A Matter of Manners
Years ago, I was dining with friends when a fly, which had been hovering over the serving dishes, landed on an ear of corn. Impulsively, I made a quick thrust with my fork. On the unlucky end of a million-to-one shot, the fly buzzed and writhed, impaled dead center. Happily surprised, I left the fork stuck in the cob and looked up hopefully to see if anyone had noticed.
Reaction around the table ranged from admiration (from a 10-year-old boy) to revulsion (from his mom), but everyone agreed on one thing: What I’d done hadn’t been polite.
My parents taught me beautiful manners. Even though I never used the full set, I have great respect for the value of what used to be called “common courtesy.”
In one of the Oz books, there’s a guy who carries a magic magnet that makes everyone he encounters love him instantly. Good manners work that way for children. The child who says “please” and “thank you” finds adults instantly prejudiced in his favor. (I’m old enough to remember when “please” and “thank you” were taken for granted, and it was the child who said “sir” and “ma’am” who had grownups throwing themselves at his feet.)
With my wife, Betsy, leading the way, our kids were taught that if they wanted any degree of service around here, they have to use the magic words.
At age 2, second-born Sally was taking etiquette in new directions. When we’d leave someone’s house, she would always remember to thank the hosts for their hospitality.
But she was equally grateful when dinner guests left our house. Sally would call after them, her clear, sharp, little voice piercing the night: “Thanks for the meat and the juice and the cookies” or whatever else we’d served. Sometimes she even thanked departing guests for any toilet paper she’d used during their visit.
Sally showed more than a polite interest in anyone who crossed her path. She saw supermarket checkout lines as social gatherings. Sally would say to the person ahead of us, “Hi, I’m Sally, who are you?”
From there, the interview could go in a variety of directions, but the end was the same. When her new best friend paid the cashier and began to leave, Sally would yell, “Hey! Where you going now?”
When someone was using the bathroom, Sally would crouch outside the door and ask, “Whatcha you doing in there?” and a vague answer would bring relentless follow-ups. When we told her that bathroom activities are supposed to be private, she didn’t get it.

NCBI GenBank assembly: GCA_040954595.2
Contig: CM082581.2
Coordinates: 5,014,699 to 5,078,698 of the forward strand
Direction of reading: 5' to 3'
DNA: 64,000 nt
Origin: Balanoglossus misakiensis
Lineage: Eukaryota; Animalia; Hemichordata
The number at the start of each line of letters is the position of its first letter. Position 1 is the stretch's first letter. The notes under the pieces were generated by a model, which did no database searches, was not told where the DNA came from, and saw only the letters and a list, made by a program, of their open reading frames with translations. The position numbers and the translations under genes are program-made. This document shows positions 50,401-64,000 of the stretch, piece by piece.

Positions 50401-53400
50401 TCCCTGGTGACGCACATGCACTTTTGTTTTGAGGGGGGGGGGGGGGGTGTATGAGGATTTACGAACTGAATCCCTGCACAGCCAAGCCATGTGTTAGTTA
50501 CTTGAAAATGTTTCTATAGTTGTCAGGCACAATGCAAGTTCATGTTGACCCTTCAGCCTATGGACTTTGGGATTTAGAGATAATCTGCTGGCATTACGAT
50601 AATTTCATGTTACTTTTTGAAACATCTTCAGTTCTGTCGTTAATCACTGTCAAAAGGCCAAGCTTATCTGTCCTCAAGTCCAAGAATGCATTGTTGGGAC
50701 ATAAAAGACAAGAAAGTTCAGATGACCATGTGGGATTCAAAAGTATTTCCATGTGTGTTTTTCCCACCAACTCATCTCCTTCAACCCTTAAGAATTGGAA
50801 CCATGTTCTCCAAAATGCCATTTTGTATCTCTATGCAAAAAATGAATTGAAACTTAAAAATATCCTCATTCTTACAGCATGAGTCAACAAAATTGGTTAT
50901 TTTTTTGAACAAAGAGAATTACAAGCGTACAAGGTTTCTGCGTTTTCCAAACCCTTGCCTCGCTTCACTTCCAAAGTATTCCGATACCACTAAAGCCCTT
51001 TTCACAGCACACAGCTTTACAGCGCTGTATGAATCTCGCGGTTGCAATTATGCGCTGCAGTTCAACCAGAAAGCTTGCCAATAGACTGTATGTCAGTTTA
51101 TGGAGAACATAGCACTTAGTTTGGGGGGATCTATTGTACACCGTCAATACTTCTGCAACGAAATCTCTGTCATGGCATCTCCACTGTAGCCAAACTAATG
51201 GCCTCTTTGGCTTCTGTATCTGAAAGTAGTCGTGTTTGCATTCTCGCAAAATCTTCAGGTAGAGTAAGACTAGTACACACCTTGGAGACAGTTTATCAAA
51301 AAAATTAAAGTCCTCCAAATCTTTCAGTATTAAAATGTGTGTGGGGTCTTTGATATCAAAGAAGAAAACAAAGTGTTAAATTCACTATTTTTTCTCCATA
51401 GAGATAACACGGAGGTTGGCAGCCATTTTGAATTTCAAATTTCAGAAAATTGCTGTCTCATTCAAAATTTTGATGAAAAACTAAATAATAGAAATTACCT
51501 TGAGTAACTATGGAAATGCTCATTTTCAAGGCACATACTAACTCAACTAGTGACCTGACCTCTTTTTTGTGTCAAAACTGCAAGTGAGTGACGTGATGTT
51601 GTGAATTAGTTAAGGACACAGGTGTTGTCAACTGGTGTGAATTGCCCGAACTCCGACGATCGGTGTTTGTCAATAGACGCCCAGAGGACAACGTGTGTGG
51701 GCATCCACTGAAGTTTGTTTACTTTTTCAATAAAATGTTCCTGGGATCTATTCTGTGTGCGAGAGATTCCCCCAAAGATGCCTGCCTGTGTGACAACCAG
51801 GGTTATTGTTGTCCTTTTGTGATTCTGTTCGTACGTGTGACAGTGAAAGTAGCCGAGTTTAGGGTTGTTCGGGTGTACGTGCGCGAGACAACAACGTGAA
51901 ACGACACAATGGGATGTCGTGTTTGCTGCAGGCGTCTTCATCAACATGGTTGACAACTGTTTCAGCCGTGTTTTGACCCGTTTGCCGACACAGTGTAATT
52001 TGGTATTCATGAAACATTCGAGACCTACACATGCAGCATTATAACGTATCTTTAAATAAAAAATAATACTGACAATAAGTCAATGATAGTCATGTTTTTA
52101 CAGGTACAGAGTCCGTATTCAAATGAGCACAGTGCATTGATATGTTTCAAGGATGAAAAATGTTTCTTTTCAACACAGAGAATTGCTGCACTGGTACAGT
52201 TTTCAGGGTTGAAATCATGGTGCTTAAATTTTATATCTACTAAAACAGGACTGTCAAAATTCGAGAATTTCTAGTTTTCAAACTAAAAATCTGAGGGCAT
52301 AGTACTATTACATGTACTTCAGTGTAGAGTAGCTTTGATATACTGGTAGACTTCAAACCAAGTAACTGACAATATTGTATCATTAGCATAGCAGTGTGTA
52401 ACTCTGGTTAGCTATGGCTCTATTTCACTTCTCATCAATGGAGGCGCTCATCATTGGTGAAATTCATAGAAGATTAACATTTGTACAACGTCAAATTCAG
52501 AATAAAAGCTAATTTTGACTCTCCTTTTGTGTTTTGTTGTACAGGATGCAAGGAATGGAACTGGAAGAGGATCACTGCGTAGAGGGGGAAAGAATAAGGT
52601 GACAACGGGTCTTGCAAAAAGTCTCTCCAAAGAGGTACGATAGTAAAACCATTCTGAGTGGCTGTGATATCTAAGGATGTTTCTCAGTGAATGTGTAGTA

Freshly toilet-trained, Sally was enormously proud of her new abilities. In fact, after Sally had performed, she liked to invite people in to admire the result, like Martha Stewart showing off a dazzling centerpiece. Sally couldn’t understand why other people weren’t as forthcoming.
Our older daughter, Marie, was more reserved and ladylike. At age 6 she went so far as to ask us not to use the word “nostril” in her presence.
Around that time she wanted to know, “Which is more disgusting: picking your nose or spitting?”
An excellent question, but it’s like asking who was the better artist, Van Gogh or Rembrandt?
I told her it would depend on the beholder. “What offends one person might not offend another quite as much,” I said.
But Betsy told her spitting was worse, provided it was done at someone. She was confusing rudeness with disgustingness. That’s just my opinion, but I never cross the warden in front of an inmate.
I’m no expert on etiquette, but I knew how I wanted my kids to turn out: gracious and thoughtful, but self-confident and unceremonious.
Although the girls did learn basic table manners and acquired the habit of “please” and “thank-you,” they turned out to be themselves.
Marie, at 23, is considerate and gentle. She never curses (unless she is talking about national politics). Sally, at 20, is still making her own rules. She’s bossy and earthy.
If a fly were to alight on the corn at an elegant dinner party, Marie would shoo it away. But Sally would call it a dirty name and take a stab at it — with or without the proper fork.
Rick Epstein can be reached at RickEpstein@yahoo.com.